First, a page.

There has been much debate as to whether the outbreak of the corona pandemic was foreseeable. What is certain is that healthcare systems across the world were taken to the limits of their load-bearing capacity. What lesson can we learn from this?

I would prefer to leave recommendations regarding health policy to the respective authorities in this field. However, we are currently experiencing how crucially important or even essential innovation is in the health sector. This includes:

  • Not only do we need to identify promising innovations in the health sector sooner, but they need to be made accessible, for example by adapting them in standard care at an early stage. Especially start-ups, one of the main drivers for innovation, require support.
  • An immense data pool is required to fight diseases more efficiently. Digitisation of the health sector together with the introduction of the digital patient record has the potential to better meet the demand for data. This requires an improved IT infrastructure on a national and European level.
  • Patient-centred communication and education are vital for the avoidance of future pandemics. It is crucial to communicate with people at eye level and to involve them in health policy and individual decisions.

Speaking of communication: Two in three Europeans are afraid of antibiotic-resistant germs, but fewer than half of them know that antibiotics are used exclusively to combat bacteria. What are the implications of this gap in knowledge?

Dr. Langemak: Improved health education is one of the most important measures to improve the health of many people, thus reducing costs. However, this insight is still quite new, because for a long time a system has been established in medicine in which the doctor alone has all the medical knowledge. This is not only highly problematic with regard to the patients’ self-determination. If we want people to live healthier lives we must be able to communicate to them how and why they should do so. The lack of knowledge about antibiotics is an excellent example. Excessive or incorrect intake provides the breeding ground for dangerous resistances.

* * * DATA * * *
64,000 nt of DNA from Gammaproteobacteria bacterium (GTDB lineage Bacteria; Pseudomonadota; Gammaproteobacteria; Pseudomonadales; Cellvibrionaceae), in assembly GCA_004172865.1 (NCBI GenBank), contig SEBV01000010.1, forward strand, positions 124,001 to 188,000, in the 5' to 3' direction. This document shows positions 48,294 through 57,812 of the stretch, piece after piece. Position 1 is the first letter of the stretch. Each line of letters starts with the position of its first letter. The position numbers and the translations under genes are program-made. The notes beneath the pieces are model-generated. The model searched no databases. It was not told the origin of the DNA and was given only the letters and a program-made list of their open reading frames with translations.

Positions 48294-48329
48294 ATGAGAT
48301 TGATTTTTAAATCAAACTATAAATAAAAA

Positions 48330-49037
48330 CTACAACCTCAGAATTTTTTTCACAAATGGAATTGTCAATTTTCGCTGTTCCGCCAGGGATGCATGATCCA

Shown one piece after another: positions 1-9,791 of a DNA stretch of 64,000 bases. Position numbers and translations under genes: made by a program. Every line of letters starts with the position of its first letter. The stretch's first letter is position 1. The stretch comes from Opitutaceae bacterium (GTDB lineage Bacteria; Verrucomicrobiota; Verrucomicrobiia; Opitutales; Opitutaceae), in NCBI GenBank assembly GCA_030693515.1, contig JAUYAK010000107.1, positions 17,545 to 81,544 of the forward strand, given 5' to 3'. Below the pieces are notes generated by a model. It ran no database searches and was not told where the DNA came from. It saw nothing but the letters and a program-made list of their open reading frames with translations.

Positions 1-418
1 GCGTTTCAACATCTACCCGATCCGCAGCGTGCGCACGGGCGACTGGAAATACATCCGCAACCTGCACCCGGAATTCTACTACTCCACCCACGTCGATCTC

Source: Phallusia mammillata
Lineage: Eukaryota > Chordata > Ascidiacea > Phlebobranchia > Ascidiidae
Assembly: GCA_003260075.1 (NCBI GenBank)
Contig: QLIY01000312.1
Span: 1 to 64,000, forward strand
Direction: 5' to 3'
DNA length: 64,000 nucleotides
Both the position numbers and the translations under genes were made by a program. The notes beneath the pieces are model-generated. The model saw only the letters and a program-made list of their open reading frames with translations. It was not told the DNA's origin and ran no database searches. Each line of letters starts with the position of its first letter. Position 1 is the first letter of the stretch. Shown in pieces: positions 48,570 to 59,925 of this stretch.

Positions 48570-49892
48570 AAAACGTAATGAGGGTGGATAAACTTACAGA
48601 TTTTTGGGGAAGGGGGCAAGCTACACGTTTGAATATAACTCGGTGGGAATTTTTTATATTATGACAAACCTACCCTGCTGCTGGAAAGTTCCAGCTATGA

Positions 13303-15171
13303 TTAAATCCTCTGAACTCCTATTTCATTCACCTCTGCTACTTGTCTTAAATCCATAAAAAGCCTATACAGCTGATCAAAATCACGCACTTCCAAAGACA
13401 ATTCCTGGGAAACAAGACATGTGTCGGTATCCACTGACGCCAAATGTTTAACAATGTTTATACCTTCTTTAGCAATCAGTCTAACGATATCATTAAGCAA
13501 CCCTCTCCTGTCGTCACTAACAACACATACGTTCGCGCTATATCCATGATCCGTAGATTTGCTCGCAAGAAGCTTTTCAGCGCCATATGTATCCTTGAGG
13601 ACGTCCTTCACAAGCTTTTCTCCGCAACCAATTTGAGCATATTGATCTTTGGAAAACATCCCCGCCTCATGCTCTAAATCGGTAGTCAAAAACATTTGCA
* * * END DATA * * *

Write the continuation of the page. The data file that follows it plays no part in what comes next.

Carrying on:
Our genes can also be a “breeding ground” for diseases. Many Europeans are still widely unaware that genes can promote the onset of certain diseases such as osteoporosis. Simultaneously, there is scepticism about gene therapies. How do you assess this connection?

Dr. Langemak: Educating the public about gene therapy will be one of the defining challenges of the coming years. CRISPR-Cas9, a relatively new method, has made alterations of genetic material – so-called gene editing – significantly easier and more effective. This increases the hope for a cure for diseases that were previously difficult or impossible to treat. First successes have already been achieved in the treatment of blood diseases such as sickle cell anaemia. In principle, the exchange of defective genes is also conceivable for other genetically caused diseases. It could also make treatment of diseases and increased genetically determined health risks prior to birth a possibility. Of course, all this raises substantial ethical concerns for the individual as well as society which can only be addressed through a combination of improved education and public discourse.